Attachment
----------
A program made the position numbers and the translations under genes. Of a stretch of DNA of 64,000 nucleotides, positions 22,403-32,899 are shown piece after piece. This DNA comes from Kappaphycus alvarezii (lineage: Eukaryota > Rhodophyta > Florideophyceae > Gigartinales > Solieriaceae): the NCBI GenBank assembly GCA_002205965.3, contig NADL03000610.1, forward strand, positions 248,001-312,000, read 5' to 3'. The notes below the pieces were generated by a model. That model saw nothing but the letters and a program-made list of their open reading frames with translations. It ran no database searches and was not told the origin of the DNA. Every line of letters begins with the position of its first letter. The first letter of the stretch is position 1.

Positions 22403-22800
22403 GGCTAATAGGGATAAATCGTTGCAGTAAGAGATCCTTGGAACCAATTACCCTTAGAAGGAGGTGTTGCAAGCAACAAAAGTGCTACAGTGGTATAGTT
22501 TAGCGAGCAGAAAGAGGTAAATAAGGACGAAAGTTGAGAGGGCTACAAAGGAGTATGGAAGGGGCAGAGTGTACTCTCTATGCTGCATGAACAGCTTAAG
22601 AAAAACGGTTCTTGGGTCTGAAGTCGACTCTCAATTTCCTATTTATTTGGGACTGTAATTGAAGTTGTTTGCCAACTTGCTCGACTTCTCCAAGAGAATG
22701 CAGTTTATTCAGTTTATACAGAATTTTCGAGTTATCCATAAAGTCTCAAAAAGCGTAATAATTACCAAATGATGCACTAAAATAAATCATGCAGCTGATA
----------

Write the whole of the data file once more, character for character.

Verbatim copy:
A program made the position numbers and the translations under genes. Of a stretch of DNA of 64,000 nucleotides, positions 22,403-32,899 are shown piece after piece. This DNA comes from Kappaphycus alvarezii (lineage: Eukaryota > Rhodophyta > Florideophyceae > Gigartinales > Solieriaceae): the NCBI GenBank assembly GCA_002205965.3, contig NADL03000610.1, forward strand, positions 248,001-312,000, read 5' to 3'. The notes below the pieces were generated by a model. That model saw nothing but the letters and a program-made list of their open reading frames with translations. It ran no database searches and was not told the origin of the DNA. Every line of letters begins with the position of its first letter. The first letter of the stretch is position 1.

Positions 22403-22800
22403 GGCTAATAGGGATAAATCGTTGCAGTAAGAGATCCTTGGAACCAATTACCCTTAGAAGGAGGTGTTGCAAGCAACAAAAGTGCTACAGTGGTATAGTT
22501 TAGCGAGCAGAAAGAGGTAAATAAGGACGAAAGTTGAGAGGGCTACAAAGGAGTATGGAAGGGGCAGAGTGTACTCTCTATGCTGCATGAACAGCTTAAG
22601 AAAAACGGTTCTTGGGTCTGAAGTCGACTCTCAATTTCCTATTTATTTGGGACTGTAATTGAAGTTGTTTGCCAACTTGCTCGACTTCTCCAAGAGAATG
22701 CAGTTTATTCAGTTTATACAGAATTTTCGAGTTATCCATAAAGTCTCAAAAAGCGTAATAATTACCAAATGATGCACTAAAATAAATCATGCAGCTGATA